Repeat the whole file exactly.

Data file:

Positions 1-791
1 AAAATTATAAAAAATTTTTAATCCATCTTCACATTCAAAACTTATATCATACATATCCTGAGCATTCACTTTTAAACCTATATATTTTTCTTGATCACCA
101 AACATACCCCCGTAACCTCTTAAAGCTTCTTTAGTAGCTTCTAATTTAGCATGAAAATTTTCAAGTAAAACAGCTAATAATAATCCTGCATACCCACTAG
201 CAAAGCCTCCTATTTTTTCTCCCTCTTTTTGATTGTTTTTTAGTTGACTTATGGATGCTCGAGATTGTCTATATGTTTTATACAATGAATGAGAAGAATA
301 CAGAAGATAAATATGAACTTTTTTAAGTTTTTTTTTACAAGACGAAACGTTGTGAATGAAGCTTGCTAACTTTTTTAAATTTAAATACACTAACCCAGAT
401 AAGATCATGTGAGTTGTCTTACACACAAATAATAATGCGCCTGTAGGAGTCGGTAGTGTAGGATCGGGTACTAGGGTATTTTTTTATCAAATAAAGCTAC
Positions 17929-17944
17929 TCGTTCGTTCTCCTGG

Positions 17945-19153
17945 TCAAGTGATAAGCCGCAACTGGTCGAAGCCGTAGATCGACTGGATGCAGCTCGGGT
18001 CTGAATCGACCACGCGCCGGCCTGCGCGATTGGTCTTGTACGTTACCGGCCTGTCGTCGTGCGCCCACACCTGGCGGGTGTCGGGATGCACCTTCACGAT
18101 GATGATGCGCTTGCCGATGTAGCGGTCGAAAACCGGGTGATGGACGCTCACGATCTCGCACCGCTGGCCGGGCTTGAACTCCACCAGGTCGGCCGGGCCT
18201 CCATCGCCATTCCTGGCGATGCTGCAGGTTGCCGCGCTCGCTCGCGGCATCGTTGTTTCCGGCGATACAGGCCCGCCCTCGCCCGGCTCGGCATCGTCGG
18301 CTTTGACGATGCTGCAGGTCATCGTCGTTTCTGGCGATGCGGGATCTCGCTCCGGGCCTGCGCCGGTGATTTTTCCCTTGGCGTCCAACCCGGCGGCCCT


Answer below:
Positions 1-791
1 AAAATTATAAAAAATTTTTAATCCATCTTCACATTCAAAACTTATATCATACATATCCTGAGCATTCACTTTTAAACCTATATATTTTTCTTGATCACCA
101 AACATACCCCCGTAACCTCTTAAAGCTTCTTTAGTAGCTTCTAATTTAGCATGAAAATTTTCAAGTAAAACAGCTAATAATAATCCTGCATACCCACTAG
201 CAAAGCCTCCTATTTTTTCTCCCTCTTTTTGATTGTTTTTTAGTTGACTTATGGATGCTCGAGATTGTCTATATGTTTTATACAATGAATGAGAAGAATA
301 CAGAAGATAAATATGAACTTTTTTAAGTTTTTTTTTACAAGACGAAACGTTGTGAATGAAGCTTGCTAACTTTTTTAAATTTAAATACACTAACCCAGAT
401 AAGATCATGTGAGTTGTCTTACACACAAATAATAATGCGCCTGTAGGAGTCGGTAGTGTAGGATCGGGTACTAGGGTATTTTTTTATCAAATAAAGCTAC
Positions 17929-17944
17929 TCGTTCGTTCTCCTGG

Positions 17945-19153
17945 TCAAGTGATAAGCCGCAACTGGTCGAAGCCGTAGATCGACTGGATGCAGCTCGGGT
18001 CTGAATCGACCACGCGCCGGCCTGCGCGATTGGTCTTGTACGTTACCGGCCTGTCGTCGTGCGCCCACACCTGGCGGGTGTCGGGATGCACCTTCACGAT
18101 GATGATGCGCTTGCCGATGTAGCGGTCGAAAACCGGGTGATGGACGCTCACGATCTCGCACCGCTGGCCGGGCTTGAACTCCACCAGGTCGGCCGGGCCT
18201 CCATCGCCATTCCTGGCGATGCTGCAGGTTGCCGCGCTCGCTCGCGGCATCGTTGTTTCCGGCGATACAGGCCCGCCCTCGCCCGGCTCGGCATCGTCGG
18301 CTTTGACGATGCTGCAGGTCATCGTCGTTTCTGGCGATGCGGGATCTCGCTCCGGGCCTGCGCCGGTGATTTTTCCCTTGGCGTCCAACCCGGCGGCCCT